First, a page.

In recent times each diocese has faced the challenge of raising the stipend (i.e. salary) costs of the clergy by itself. The Church Commissioners, who manage what is left of the historic funds for the provinces of Canterbury and York, are no longer able to meet them. And within each diocese a share is allotted to each parish according to its ability to pay – the richer parishes pay out more than they receive, the poorer pay out less. But no distinction is made in clergy stipends – these are the same across the diocese, and pretty much across the whole Province, as is the housing allocation. This is so no priest need fear to move from a rich to a poor parish, nor be attracted from a poor to a rich one, just because of money. Only God, and God’s calling, need matter. At present, our parish does not pay its Parish Share in full. We are subsidised by other parishes, through the diocese.

4. What Do The Clergy Do For Our Money?

“If we have sown a spiritual crop for you, is it too much to expect from you a material harvest?”
(I Corinthians 9:11)

Speaking for our own parish priest, here is a list: preparation and taking of services, Jubilate and Fun Church services; preaching; preparing for baptisms and marriages; arranging and taking funerals; visiting the sick, housebound, and anxious; primary school worship, and visiting several times a week; making links with Age Concern, Youth Clubs, Rose Hill and Donnington Advice Centre, School governor; links with the new Oxford Academy school, especially to support staff in a time of change; monthly prayer group for key people in the community schools and churches; Churches Together; Isis House for the elderly; community coffee morning; linking local people both informally and informally; administration of the parish, preparing materials to advertise our events; finding and organising volunteers; chapter clerk to the deanery. Volunteers help with many of these things, but our parish priest is our anchor, she is our representative in the community in which we live, and pray, and have our being.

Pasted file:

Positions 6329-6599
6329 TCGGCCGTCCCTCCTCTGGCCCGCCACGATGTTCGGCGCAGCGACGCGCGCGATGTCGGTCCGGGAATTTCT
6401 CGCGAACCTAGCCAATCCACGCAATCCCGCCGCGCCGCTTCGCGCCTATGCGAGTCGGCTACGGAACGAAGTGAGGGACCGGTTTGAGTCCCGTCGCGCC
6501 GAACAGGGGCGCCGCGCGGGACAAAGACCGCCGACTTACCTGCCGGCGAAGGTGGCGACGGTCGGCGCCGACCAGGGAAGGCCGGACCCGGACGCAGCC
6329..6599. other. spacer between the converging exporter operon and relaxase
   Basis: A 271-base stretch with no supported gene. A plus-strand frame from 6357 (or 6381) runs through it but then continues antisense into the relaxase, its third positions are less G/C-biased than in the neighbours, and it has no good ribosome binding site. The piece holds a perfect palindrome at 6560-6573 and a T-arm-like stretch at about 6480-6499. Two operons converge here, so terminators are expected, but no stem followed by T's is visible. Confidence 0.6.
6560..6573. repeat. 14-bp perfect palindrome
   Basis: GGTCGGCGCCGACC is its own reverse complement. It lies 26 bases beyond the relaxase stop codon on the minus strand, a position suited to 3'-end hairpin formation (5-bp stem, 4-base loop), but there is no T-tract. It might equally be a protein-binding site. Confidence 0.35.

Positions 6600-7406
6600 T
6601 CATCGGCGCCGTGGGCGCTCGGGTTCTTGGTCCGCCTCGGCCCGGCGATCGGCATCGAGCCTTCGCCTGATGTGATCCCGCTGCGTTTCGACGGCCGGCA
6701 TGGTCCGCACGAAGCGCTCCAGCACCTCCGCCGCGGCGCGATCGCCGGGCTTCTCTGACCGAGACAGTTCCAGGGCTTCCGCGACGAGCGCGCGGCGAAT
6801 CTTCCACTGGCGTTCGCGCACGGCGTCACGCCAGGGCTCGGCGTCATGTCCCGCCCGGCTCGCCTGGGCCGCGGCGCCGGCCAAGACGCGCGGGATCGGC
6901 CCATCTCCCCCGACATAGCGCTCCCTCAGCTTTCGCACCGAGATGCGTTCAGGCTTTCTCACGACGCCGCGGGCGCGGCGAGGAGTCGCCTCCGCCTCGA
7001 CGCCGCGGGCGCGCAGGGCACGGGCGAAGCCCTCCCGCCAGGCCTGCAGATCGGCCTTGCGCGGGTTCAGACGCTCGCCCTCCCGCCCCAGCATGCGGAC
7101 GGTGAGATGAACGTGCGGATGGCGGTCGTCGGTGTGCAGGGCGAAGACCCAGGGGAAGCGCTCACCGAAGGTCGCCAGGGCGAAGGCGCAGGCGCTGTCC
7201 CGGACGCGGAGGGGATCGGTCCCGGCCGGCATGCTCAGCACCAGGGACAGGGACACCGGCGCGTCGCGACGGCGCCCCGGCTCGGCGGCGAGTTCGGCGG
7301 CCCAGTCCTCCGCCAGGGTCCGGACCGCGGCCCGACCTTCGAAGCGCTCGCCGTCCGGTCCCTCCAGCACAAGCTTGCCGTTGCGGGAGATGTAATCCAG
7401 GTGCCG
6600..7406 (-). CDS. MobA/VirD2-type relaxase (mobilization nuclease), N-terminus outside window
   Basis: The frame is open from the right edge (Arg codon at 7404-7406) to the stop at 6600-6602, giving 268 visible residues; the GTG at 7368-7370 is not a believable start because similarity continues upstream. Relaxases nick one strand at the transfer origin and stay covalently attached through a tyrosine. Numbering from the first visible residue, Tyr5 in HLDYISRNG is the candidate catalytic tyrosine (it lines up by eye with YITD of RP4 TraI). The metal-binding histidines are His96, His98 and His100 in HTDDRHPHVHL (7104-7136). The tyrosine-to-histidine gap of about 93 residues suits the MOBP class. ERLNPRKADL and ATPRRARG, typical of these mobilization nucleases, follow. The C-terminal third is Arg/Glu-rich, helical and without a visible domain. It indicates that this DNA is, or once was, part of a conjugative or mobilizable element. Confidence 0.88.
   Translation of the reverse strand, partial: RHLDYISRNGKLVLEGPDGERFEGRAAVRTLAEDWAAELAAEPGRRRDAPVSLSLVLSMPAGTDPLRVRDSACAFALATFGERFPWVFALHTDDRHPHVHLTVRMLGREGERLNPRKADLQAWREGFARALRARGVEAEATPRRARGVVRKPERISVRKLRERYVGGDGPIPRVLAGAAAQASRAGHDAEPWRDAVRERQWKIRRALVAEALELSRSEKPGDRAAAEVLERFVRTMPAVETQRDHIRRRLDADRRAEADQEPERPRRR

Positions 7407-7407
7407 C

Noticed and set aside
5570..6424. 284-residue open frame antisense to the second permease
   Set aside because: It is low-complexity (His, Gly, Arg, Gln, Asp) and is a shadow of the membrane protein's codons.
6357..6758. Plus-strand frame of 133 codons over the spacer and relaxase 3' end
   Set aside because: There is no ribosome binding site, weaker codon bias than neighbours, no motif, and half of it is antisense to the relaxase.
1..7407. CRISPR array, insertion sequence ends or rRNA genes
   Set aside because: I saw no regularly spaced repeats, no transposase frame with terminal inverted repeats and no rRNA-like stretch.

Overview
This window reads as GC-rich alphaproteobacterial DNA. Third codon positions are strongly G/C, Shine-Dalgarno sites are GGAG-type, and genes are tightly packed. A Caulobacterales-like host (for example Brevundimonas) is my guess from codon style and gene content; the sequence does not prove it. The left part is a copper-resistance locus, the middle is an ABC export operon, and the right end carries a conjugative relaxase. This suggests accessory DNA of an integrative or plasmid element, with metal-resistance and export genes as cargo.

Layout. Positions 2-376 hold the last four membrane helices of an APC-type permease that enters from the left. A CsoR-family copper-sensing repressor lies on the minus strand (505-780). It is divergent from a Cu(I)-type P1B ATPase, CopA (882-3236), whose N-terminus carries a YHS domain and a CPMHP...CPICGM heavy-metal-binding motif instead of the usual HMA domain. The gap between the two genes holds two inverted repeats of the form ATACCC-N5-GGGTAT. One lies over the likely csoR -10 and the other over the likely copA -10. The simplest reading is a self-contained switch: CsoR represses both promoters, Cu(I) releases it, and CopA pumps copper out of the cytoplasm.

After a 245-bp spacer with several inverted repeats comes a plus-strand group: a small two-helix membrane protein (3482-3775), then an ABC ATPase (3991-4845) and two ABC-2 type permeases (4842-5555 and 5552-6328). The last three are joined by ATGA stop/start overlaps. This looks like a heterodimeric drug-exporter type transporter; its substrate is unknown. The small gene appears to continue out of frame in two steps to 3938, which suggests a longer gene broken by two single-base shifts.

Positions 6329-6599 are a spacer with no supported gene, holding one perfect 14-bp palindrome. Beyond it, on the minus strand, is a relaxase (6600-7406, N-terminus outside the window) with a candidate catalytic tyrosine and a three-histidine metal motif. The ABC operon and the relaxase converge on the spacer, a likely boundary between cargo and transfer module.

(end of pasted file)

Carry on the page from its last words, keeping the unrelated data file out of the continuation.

5. Yes, But What Has All This Got To Do With ME?

“Truly I tell you, anything you did for one of my brothers here, however, insignificant, you did for me” (Matthew 25:40)

The Church of England exists not just for its congregations, who by-and-large are well-served by well-trained priests, who know how to conduct worship, preach, teach, listen and care, but also for everyone else in the parish who may need them. When you leave church on a Sunday morning determined to be nicer to your colleagues at work, or feel bolder to answer next time someone asks you why you believe in God, that is mission. When the parish priest goes into a school or a care home or is even just seen cycling from one appointment to the next, that is mission. Mission means “sending out”, just as the disciples were sent out, and we too are sent out. We bear witness by being present in the community, and no one person is more obviously present as a Christian witness than the parish priest. The good fruits of this labour may be harvested many years later, and many vineyards away, but if we do not help God sow, how can he reap?

6. How Do I Know How Much To Give?

“Let your almsgiving match your means. If you have little, do not be ashamed to give the little you can afford” (Tobit 4:8)